The book is Serpent of the Nile: Women and Dance in the Arab World, by Wendy Buonaventura. And it is quite informative about the history of that subject, though I wish it discussed the technique(s) a little more (like some of the books I’ve read on Indian dance). The writing also is not quite as intellectually intriguing to me as in some of the books that I’ve read on Indian dance, but it does make very interesting points, with highly quotable passages. Sometime in the future, I might write a more full review of this book and provide a few quotes. (I’ll do that right after I write the other longer reviews that I said I would write.) But right now I would like to include just one quote, because this is where Ms. Buonaventura makes a good point about the intermingling of Arab and Western cultures over the centuries. This quote makes for a very good answer to those who want to spend all their time talking about Western “colonialist” “appropriation” and the evils of Orientalism. Contradicting this sort of orthodoxy – which I have heard a lot of, myself, in recent times – Ms. Buonaventura says:
The current, widely held view of Orientalism derives from Edward Said’s thesis that the West has exploited, misunderstood and even invented the East for its own sinister purposes. From the wealth of material available, it is easy to select examples to suit this theory and ignore those which do not. However, Orientalist attitudes to the Middle East are as varied as human beings. An obsession with European colonialism has unfortunately blinded many critics to the complex interrelationship which has existed between Europe and the Arab-Islamic world for hundreds of years. This obsession has merely served to prolong the misunderstanding which exists between them. Many Europeans who went to the Arab world compared the life they found there favorably with that of Europe.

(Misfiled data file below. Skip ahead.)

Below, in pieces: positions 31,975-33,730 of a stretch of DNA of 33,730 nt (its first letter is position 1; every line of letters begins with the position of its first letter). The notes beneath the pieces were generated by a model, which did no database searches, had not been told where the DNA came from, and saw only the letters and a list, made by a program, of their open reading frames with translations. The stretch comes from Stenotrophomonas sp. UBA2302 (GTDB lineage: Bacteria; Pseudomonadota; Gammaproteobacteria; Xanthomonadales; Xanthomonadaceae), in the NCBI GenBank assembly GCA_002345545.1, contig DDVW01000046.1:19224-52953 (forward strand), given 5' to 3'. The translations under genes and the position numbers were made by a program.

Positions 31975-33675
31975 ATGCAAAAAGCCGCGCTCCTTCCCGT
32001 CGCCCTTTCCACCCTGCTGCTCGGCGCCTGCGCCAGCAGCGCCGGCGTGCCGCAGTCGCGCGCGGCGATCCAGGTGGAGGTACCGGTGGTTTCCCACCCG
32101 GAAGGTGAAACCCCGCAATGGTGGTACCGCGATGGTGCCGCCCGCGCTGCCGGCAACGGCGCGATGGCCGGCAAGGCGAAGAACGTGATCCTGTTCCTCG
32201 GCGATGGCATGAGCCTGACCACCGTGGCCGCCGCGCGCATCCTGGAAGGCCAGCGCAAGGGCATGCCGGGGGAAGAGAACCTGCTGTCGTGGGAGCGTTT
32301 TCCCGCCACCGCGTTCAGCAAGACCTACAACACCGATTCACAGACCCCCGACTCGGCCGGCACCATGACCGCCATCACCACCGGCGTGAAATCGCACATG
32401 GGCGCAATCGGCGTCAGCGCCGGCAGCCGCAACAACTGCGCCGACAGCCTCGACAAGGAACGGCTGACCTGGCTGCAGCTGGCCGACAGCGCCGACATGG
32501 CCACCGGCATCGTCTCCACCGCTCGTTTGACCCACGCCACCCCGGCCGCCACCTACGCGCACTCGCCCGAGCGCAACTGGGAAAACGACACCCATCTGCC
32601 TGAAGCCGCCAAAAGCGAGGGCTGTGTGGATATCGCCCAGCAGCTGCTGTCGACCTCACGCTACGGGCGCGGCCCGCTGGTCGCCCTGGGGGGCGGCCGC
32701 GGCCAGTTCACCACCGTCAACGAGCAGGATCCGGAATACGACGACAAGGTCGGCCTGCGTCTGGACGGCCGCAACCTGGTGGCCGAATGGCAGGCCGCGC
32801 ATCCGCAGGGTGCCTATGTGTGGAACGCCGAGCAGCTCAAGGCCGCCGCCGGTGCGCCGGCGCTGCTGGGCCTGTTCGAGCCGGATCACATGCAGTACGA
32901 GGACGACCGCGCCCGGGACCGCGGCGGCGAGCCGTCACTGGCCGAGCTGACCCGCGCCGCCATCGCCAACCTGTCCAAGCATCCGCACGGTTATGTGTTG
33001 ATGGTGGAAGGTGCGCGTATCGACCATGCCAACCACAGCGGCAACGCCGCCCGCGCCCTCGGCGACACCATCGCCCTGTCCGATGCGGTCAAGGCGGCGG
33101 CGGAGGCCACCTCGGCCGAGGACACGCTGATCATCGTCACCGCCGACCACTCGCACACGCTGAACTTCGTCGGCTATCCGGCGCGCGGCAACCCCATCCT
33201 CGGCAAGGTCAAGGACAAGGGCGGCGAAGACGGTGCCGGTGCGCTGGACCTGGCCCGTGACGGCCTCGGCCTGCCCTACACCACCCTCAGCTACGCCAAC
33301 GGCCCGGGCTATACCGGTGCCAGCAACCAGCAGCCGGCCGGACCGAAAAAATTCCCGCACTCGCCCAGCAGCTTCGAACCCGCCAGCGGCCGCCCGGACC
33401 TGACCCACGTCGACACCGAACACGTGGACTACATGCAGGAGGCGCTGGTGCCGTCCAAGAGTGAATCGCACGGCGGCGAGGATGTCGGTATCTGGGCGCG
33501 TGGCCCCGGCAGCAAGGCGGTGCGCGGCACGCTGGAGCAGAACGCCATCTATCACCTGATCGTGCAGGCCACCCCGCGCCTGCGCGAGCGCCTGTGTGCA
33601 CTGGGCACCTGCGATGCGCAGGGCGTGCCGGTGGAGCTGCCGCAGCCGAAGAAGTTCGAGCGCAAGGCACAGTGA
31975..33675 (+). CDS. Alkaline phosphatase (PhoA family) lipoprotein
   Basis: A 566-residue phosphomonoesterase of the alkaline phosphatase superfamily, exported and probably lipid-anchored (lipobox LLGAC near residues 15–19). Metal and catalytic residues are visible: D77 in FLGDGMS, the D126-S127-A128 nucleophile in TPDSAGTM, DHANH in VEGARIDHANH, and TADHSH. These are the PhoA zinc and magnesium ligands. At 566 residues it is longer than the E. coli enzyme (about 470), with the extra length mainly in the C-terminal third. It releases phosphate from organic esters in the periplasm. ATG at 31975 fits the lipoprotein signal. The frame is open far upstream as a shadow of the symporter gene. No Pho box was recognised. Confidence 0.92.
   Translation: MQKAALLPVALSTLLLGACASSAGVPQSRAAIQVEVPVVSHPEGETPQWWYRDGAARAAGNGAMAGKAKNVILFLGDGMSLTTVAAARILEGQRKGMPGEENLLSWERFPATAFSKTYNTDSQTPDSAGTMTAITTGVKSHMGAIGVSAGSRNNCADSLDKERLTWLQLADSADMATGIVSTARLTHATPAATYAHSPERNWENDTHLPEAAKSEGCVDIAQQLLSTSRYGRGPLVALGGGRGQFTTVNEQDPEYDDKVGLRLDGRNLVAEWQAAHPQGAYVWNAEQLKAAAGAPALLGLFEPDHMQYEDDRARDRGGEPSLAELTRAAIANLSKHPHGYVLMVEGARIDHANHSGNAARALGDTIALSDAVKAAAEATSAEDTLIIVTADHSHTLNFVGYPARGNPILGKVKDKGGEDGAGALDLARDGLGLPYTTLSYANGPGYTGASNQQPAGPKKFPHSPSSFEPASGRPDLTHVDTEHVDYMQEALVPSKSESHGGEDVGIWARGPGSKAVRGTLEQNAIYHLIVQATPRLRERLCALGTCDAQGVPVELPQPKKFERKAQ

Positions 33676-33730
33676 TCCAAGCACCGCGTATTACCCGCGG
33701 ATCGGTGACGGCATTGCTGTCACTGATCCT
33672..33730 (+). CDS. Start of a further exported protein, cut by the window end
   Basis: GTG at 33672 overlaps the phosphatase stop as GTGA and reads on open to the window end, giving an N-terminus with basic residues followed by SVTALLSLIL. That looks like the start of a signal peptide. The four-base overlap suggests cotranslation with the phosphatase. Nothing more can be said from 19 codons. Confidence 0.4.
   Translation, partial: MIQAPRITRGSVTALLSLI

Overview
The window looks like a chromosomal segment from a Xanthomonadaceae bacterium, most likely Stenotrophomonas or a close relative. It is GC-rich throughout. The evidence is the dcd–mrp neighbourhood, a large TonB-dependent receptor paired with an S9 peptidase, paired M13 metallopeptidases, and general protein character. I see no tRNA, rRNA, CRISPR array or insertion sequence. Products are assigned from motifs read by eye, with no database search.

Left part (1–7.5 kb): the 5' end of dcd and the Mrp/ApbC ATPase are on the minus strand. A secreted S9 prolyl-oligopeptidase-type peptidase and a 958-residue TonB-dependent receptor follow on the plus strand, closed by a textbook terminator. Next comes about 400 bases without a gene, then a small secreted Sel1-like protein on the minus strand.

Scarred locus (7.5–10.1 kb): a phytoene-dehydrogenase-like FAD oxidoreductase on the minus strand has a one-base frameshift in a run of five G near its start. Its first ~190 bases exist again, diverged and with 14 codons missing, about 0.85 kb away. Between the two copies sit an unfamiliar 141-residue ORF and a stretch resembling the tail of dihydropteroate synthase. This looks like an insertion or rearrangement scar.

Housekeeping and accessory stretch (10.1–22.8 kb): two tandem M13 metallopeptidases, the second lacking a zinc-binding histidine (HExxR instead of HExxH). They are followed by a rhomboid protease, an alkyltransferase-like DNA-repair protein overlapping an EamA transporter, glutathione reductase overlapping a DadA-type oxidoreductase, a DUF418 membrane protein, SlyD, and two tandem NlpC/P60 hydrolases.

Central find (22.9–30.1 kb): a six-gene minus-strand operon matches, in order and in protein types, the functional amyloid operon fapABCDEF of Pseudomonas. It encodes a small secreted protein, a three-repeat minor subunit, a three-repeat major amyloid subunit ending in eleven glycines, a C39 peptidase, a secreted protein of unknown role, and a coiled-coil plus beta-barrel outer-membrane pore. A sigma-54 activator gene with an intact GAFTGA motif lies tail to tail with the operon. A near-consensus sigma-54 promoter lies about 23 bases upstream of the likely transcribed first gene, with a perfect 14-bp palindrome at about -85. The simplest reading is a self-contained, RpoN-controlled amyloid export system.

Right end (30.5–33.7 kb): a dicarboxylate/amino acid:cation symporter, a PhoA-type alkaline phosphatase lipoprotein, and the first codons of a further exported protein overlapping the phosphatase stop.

It is not that I would deny a lot of the evils of colonialism (nor imperialism or capitalism – your blogger here happens to be a leftist), but I am strongly opposed to those who are always protesting against artists in the West who adapt forms or genres that do not belong to their “own” (perceived or supposed) heritage. Unfortunately, some of those protesters are especially eager to target artists who are motivated (often by a love of multiple cultures) to attempt some kind of fusion.
Contemporary fusion actually contributed a lot to my own discovery of older, Eastern genres. Of course, Bollywood is, itself, a constant experiment in fusion. But I might not have gotten so much of a taste for old Indian film music had I not heard it being emulated and sampled so much in rock music and dance music originating in the U.S. and U.K. And I might never have grown up with a taste for Indian music in general if I had not heard George Harrison bringing it to the U.S. and U.K. when I was a small child.
When I first started a blog at this URL – all the way back in the summer of 2007 – my main intention was to blog about fusion music, especially the kind of fusion that mixes very contemporary pop (usually electronica) with the classical and folk music found in different parts of South Asia. (As some people know, this blog’s URL and original title were named after a line in an M.I.A. song. And there was actually a direct connection between M.I.A. and some of the Indian film music that I discovered. Never mind “Jimmy Aaja”; I would not have discovered Ilaiyaraaja in the summer of 2007 had I not traced a sample of his music from M.I.A.’s “Bamboo Banga.”) But then I became so enamored with old Indian films and film music – and also so caught up in talking about these things with other bloggers – that within six months, this became an Indian film blog. And by 2009, it became a blog devoted very much to Indian films from the Vintage Era and the Golden Age.
More recently, though (as I was saying above), I’ve gotten the urge to diversify again – at least somewhat. But unlike with some of my fellow “Bolly” bloggers, that doesn’t mean writing more about contemporary films or Hollywood films. I guess that’s because my primary interest was never cinema as much as it was music and dance. So, I might delve a little more into contemporary music, with a more eclectic range. That might mean taking this blog full circle, more or less (though in a much more informed way this time around). Or, it might mean avoiding so much disruption to the present blog by creating a new one that picks up where this one left off nine years ago. I haven’t predicted which way I’ll go in the long run because I have no idea yet, myself. If anyone out there has any opinions regarding how I should proceed, I’ll be happy to see them, whether in comments here or in private e-mail. But I’m not guaranteeing that I will follow anyone’s ideas because, ultimately, I do all of this blogging for one person – namely, me. And when other people get interested, too, that’s more or less a coincidence – though it has generally been happy one.